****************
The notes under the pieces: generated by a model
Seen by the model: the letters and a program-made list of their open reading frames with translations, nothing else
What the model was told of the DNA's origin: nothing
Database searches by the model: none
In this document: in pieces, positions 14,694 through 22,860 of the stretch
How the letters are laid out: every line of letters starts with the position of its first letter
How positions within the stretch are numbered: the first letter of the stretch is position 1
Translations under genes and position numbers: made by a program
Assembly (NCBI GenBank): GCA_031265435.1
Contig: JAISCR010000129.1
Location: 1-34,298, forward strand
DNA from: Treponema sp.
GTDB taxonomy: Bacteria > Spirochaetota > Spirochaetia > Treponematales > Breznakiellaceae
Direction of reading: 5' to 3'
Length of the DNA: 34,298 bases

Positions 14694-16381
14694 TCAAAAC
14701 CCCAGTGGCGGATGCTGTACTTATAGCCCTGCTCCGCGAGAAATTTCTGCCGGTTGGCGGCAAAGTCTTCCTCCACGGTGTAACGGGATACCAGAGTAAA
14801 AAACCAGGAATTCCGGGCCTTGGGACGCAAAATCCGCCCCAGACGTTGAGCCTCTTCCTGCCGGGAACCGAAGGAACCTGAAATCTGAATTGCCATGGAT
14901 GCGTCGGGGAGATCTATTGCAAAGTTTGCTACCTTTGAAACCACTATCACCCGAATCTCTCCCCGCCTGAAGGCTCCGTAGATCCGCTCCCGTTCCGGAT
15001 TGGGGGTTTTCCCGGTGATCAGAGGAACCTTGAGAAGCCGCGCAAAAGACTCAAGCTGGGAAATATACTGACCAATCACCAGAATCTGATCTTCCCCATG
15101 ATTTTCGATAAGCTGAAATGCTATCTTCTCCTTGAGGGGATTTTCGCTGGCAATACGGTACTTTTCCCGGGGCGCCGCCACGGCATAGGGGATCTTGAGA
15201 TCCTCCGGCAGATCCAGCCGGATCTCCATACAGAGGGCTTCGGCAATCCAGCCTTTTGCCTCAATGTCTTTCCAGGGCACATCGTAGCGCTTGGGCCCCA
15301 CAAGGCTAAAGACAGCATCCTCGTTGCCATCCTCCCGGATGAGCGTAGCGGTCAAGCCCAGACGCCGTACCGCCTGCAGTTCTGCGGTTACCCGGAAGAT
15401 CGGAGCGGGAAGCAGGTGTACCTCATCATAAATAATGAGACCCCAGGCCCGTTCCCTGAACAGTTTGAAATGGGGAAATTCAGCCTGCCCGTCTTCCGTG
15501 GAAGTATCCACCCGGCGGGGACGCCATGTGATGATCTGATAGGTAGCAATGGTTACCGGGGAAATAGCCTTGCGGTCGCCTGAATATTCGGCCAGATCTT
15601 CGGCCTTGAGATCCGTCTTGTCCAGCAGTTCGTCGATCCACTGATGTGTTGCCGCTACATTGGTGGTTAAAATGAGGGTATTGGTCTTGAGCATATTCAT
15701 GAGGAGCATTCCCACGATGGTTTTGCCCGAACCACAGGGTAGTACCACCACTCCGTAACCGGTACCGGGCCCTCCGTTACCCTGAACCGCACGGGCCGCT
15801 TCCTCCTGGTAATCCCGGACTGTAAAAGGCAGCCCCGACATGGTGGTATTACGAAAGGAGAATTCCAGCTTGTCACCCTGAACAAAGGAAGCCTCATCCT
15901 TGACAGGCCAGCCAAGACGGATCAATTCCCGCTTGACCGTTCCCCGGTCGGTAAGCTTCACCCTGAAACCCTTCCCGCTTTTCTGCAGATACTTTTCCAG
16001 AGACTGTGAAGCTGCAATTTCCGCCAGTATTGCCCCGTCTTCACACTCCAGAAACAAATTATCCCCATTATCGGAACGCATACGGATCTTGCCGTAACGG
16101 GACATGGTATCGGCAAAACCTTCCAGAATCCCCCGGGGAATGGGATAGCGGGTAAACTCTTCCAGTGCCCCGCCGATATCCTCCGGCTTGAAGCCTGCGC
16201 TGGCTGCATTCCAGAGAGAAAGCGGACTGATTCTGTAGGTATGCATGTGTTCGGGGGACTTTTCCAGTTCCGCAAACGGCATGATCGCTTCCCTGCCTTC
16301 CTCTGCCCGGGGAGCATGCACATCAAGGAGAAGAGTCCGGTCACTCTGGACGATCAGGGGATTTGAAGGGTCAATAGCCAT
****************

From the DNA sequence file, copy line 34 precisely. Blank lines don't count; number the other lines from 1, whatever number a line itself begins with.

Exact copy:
16301 CTCTGCCCGGGGAGCATGCACATCAAGGAGAAGAGTCCGGTCACTCTGGACGATCAGGGGATTTGAAGGGTCAATAGCCAT